Not detailing who Egyptians are watching on television or who they are relying upon for news and information leaves a gigantic hole in the presentation; the most important reason being that this is an agency of the US Government which has been spending millions of US taxpayer dollars on specific broadcast programming to the Arab and Muslim world. In the past, the agency has tried to lay claim to significant audiences in the region. And now, in this briefing,


The Broadcasting Board of Governors (BBG) claims that its mission is “in support of freedom and democracy.” That may be what some people in the Cohen Building think, but the outcome is entirely different. In reality, what the BBG does is advocate freedom and democracy.

But when the rubber meets the road, advocacy by itself has very little lasting effect if people don’t understand the fundamentals that represent the principles of democracy in practice.

The Voice of America (VOA) director, David Ensor, claims that with regard to freedom of expression, “We (the agency) are not neutral.” This is another form of advocacy and the results are apparent: it contributes to losing the information war: advocacy in; accurate, objective and reliable news and information out.

The practice of government in Egypt is not democracy. Generally, it has been autocratic relying heavily on the support of the Egyptian military. As we have seen, if the military doesn’t like the political direction of the country, it will intervene and has done so repeatedly. The top leadership of the country comes through the officer corps of the Egyptian military. The exception was Mr. Mohammed Morsi and we all know what happened to his short-lived presidency.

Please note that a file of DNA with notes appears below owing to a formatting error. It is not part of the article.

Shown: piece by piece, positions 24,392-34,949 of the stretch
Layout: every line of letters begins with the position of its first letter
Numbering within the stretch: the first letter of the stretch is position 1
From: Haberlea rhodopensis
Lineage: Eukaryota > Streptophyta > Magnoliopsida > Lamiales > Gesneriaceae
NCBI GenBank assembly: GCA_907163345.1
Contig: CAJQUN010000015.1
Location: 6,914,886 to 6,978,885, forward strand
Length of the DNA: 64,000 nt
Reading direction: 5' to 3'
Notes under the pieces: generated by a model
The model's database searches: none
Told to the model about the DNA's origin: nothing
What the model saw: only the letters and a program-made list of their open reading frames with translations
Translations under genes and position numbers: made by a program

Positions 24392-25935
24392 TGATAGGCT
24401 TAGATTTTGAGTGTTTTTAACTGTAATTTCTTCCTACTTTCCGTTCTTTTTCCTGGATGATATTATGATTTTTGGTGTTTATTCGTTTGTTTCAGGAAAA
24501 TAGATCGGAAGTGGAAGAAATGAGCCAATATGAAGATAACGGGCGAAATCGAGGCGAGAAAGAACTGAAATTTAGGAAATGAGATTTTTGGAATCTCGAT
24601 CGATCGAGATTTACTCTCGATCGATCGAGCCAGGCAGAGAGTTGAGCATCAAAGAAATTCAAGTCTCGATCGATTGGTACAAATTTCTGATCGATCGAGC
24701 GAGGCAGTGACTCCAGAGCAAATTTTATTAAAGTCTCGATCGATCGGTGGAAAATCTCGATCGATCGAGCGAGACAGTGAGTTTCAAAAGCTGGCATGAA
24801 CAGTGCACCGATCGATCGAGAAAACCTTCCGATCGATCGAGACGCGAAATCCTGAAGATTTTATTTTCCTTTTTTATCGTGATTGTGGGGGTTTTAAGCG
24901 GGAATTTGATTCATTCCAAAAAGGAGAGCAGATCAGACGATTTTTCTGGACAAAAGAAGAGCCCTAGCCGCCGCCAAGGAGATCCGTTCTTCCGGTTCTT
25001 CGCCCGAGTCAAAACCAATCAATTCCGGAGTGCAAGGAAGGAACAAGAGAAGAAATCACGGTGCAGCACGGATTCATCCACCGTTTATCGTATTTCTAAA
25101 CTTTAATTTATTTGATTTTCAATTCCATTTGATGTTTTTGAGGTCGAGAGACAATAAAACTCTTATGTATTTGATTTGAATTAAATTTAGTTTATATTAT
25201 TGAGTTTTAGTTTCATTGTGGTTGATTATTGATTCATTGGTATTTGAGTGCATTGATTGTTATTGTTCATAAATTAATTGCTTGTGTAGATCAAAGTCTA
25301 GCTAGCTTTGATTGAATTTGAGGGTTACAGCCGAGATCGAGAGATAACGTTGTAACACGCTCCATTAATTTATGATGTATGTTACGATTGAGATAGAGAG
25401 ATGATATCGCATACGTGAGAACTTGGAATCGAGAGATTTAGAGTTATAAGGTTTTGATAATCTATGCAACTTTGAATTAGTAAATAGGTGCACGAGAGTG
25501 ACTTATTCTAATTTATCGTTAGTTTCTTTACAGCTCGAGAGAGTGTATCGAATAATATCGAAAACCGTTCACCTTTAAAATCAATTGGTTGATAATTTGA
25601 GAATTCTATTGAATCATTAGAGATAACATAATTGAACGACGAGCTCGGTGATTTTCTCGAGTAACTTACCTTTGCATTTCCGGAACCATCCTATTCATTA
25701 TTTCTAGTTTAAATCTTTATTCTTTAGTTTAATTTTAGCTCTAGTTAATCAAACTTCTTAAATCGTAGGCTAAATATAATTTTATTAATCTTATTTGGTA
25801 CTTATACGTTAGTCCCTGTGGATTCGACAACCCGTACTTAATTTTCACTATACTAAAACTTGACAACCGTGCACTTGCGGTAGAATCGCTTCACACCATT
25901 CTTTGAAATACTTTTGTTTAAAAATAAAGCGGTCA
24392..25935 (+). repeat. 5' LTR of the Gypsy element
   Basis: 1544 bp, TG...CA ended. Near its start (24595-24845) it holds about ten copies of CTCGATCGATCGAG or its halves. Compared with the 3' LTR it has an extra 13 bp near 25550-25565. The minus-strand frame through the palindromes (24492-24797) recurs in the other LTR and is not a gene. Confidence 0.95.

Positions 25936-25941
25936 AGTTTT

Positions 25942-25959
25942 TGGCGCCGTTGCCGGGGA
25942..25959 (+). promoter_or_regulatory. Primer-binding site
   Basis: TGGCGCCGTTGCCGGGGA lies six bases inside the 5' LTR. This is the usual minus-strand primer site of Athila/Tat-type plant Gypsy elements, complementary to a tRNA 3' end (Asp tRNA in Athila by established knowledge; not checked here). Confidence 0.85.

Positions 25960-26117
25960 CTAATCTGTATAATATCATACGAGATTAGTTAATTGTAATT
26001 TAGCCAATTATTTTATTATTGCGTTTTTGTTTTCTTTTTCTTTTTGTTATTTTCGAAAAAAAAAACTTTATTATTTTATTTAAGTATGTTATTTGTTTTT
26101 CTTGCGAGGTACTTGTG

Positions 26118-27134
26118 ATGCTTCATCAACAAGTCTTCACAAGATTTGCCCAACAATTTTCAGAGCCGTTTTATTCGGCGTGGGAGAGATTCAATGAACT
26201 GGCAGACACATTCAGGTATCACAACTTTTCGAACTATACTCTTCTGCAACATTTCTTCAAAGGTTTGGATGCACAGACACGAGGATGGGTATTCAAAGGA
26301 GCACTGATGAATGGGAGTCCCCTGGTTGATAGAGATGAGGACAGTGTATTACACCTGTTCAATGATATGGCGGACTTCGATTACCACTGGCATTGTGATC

Freedom and democracy take a lot of trial and error, practice and patience. The military as an institution differs. It relies heavily upon discipline, obedience and order. Riots in the streets of Cairo are anathema to the military model. The top priority of the Egyptian military is the restoration of order and societal stability.

Often remarked is the view that so goes Egypt, so goes the rest of the Middle East. Where Egypt is now is not a good sign. The survey shows a high degree of dissatisfaction, economic and social disruptions.

Egypt’s problems are cumulative, influenced by internal and external forces. The honest answer for the Egyptian people is that it is going to take time – a lot of time – to straighten things out.

If ever.

What we see being acted out is that Egyptians have a low threshold for time and patience to straighten things out. There may be justification for this, but at the same time, riots in the streets of Cairo do not constitute governance.

The United States is being whipsawed by the sweep of instability throughout the Middle East. At this juncture, the US Government finds itself without much in the way of coherency or credibility in the worst possible way: both with existing governments and with large segments of Middle East populations.